For example, during the concept development for the Back To The Future Ride at Universal Studios, we needed to create a flying De Lorean, as featured in the movie. The idea to accomplish this was invented out of "blue sky:" I figured we would put a dozen or so De Loreans inside a large format, domed film theater, each De Lorean would ride on top of their own simulator motion base, and by cutting off the site-lines to the rest of the theater, guests inside each car would feel like they were flying. My boss (fearless Universal Executive Jay Stein) said, "That will never work. It's such a good idea, if it could work, someone would have thought of it already." Then Jay, who knew how to motivate his design team, bet me a thousand dollars it wouldn't work.

In order to prove out the idea (and get my thousand dollars), during concept development we made a foam core mock-up of a De Lorean Ride Vehicle, and took it to the Omnimax Dome at Caesar's Palace in Las Vegas. Even moments before the first test, my friend (and later, one of the producers of the ride) Craig Barr bet me an additional twenty dollars the "invention" wouldn't work. However, as soon as the lights went down and the film rolled, Craig put a twenty dollar bill in my outstretched palm. What we saw from inside the foam core mock-up was amazing. Just by cutting off site-lines and isolating our vehicle from the stationary parts of the theater, we produced the sensation of flying. I'm still waiting for that thousand dollars from Jay, but for richer or poorer, we had invented a new ride system necessary to the development of that concept.

It was only after we were able to develop this "first of its kind" ride, and assure ourselves that it worked, that we were able to begin designing the actual BUILDING that housed the ride. Two things drove that process: the need to accommodate two eighty foot diameter Omnimax domes, and the need to break the guests up into groups of eight-the capacity of each De Lorean. What we ended up with was a futuristic building we called "The Doc Brown Institute" (after the crazy scientist in the film) that maximized efficiency in terms of loading the ride.

In summary, first we came up with the "show," then we designed the building in which to stage the show. Also, it's important to note that we developed a ride system necessary to the development of the concept, and not the other way around. In theme design, technology is created to help tell a story, while good stories are rarely, if ever, created by technology. Thus, the ride system invention flowed from the story, and not the other way around.

This raises an important question: what stories do we want tell in concept development? Are there any guidelines about what kinds of stories are best told in theme environments? Are there any lessons we have learned that might prevent your brainchild from turning into "Seed of Chuckie?"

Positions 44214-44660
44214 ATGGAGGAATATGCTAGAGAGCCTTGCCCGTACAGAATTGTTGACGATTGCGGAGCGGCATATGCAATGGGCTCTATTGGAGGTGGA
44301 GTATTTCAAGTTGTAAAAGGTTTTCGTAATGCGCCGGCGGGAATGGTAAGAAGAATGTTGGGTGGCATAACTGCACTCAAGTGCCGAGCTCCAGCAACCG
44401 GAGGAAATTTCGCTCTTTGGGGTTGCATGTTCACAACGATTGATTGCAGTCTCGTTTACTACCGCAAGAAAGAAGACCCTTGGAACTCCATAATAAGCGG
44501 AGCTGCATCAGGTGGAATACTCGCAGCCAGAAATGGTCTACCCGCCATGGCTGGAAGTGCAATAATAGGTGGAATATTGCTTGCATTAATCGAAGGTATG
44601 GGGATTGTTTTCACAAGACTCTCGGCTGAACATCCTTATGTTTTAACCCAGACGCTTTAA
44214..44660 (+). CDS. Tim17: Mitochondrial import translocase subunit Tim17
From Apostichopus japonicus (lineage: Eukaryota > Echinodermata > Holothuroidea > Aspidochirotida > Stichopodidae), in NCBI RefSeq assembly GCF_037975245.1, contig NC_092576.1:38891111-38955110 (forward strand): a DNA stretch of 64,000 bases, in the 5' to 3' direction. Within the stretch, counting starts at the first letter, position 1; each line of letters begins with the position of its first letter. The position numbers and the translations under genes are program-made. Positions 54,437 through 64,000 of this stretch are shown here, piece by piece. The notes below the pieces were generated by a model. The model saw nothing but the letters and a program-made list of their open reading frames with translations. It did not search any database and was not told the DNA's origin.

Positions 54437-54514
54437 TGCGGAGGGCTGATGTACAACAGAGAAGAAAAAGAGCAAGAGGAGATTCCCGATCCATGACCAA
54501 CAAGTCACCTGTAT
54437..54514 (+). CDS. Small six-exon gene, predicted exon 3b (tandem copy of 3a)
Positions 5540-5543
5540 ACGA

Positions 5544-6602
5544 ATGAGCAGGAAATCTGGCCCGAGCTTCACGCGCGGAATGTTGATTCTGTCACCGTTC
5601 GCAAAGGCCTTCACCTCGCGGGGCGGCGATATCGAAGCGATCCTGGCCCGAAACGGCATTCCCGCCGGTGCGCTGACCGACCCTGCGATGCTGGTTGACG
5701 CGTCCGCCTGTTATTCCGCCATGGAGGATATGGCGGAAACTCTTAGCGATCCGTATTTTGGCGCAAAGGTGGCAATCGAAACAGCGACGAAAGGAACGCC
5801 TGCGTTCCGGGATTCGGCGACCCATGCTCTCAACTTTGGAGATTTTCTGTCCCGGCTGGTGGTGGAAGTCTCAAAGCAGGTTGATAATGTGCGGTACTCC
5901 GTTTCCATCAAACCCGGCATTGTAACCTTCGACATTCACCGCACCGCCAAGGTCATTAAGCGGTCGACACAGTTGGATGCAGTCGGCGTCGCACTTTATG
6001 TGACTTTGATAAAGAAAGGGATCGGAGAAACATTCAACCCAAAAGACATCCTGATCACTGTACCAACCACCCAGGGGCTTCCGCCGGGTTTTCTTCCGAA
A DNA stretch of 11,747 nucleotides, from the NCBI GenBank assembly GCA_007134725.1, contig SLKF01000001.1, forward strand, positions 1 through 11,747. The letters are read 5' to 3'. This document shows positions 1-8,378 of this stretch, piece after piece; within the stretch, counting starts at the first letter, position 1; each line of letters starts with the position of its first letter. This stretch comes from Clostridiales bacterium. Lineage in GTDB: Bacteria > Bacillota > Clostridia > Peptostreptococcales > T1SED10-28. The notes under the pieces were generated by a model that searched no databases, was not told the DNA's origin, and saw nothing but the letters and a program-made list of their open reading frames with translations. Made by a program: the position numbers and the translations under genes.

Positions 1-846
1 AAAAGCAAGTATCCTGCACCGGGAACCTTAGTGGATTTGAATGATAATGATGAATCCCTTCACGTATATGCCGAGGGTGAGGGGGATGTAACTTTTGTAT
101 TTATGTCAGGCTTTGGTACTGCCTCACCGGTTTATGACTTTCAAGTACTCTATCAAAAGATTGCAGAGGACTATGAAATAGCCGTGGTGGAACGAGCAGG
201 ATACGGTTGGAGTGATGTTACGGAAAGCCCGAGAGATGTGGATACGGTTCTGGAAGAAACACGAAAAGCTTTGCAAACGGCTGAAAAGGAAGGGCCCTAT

Picking A Theme: The Tale of Too Many Smurfs

A few years ago, I was working with the Walibi Theme Park chain, which at that time owned a number of parks in Europe. We had helped improve the profits of a couple of their parks by applying our brand of theme park show design, so they asked me to come up with ideas to help the "dog" of the system, the one park that had never proven popular, the Smurf park near Metz, France.

The Smurfs, as you may recall, were little blue cartoon characters (Papa Smurf, Smurfette, Brainy Smurf, etc.) who were wildly popular back in the seventies. Unfortunately, the character's success on television had not translated into theme park attendance: only 700,000 guests had attended during the park's first year (1989) versus the projection of 1,800,000, and attendance had declined thereafter. By the time I got there, the park was virtually empty.

As I walked through the park with the General Manager I noticed something: everything was Smurf-themed. They even had a "Future Smurf" world, like Tomorrow Land, only filled with Futuristic Smurfs. When I first entered the park I kind of liked the Smurfs, but by the time I left, I was sick of them: they had too many Smurfs. "And if you don't like Smurfs," The General Manager said sadly, "You don't come to the park."

From that I learned a lesson: selecting a single theme for an entire park, resort, shopping complex or entertainment center can be risky. The best bet is to provide a variety of themes and thus appeal to the largest possible demographic. Disneyland is a good example. Walt could have themed the whole park to his cartoons, but instead he themed one land to Main Street USA, another to the future, another to the American frontier, etc. The bottom line: if your project is of large enough scale, follow Walt's lead and try to include several themes.

Once you select your themes, you have created a roadmap which you use to explore the rides, shows, restaurants and shops that will make up a land, and from there, design both the buildings that house them and the "area development" or public spaces the guests will flow through to access them.